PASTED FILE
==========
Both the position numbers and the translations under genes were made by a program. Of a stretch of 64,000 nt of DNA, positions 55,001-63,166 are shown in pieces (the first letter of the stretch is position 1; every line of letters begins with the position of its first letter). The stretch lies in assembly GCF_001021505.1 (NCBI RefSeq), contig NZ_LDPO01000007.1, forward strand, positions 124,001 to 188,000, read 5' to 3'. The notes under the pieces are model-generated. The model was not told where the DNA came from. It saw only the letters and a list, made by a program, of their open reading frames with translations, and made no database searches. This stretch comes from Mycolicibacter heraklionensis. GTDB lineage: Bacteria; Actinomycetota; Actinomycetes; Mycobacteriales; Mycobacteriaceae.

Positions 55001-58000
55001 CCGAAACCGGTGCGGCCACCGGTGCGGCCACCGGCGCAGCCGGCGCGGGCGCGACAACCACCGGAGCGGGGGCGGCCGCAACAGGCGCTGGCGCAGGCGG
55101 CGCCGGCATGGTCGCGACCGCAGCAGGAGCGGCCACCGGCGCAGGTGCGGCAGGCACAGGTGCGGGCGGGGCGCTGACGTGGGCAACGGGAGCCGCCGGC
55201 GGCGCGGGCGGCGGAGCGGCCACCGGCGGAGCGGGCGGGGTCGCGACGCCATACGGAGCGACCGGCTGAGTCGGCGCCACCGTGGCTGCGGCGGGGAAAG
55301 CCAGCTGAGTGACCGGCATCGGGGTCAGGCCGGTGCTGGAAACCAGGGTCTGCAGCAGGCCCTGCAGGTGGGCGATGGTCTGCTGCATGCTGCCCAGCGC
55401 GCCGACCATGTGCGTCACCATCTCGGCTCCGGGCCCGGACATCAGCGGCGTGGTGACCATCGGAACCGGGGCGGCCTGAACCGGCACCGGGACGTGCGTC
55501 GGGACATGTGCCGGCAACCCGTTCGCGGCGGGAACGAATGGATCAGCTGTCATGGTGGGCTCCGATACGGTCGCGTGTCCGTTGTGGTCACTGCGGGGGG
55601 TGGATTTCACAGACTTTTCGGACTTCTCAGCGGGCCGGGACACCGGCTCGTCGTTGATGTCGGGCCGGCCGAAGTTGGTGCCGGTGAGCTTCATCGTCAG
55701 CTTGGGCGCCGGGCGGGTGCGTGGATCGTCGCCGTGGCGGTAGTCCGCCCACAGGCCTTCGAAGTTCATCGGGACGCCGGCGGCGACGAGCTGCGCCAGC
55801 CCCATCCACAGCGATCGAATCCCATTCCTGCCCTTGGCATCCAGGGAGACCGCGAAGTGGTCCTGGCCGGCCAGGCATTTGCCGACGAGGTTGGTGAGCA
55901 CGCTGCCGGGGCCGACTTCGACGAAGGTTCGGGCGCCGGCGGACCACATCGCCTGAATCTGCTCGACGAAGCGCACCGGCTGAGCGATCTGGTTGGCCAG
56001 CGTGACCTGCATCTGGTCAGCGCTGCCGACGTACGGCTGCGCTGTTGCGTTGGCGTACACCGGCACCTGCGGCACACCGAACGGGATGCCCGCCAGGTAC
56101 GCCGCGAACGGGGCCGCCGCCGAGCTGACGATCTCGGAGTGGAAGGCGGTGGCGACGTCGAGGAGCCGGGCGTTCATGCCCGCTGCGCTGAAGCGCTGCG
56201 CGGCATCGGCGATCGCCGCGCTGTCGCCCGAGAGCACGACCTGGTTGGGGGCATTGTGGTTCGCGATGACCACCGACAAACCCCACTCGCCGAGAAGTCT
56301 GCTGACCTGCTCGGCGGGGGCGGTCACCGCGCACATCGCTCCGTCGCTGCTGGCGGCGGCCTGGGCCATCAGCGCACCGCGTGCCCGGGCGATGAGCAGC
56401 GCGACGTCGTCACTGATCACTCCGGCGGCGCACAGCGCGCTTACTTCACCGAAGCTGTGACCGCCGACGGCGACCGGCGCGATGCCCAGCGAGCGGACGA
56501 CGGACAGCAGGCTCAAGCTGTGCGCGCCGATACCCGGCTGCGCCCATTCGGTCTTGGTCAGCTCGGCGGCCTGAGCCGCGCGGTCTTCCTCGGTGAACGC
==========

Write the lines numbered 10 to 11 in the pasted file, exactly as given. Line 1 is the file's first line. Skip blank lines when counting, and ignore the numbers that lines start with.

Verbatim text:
55701 CTTGGGCGCCGGGCGGGTGCGTGGATCGTCGCCGTGGCGGTAGTCCGCCCACAGGCCTTCGAAGTTCATCGGGACGCCGGCGGCGACGAGCTGCGCCAGC
55801 CCCATCCACAGCGATCGAATCCCATTCCTGCCCTTGGCATCCAGGGAGACCGCGAAGTGGTCCTGGCCGGCCAGGCATTTGCCGACGAGGTTGGTGAGCA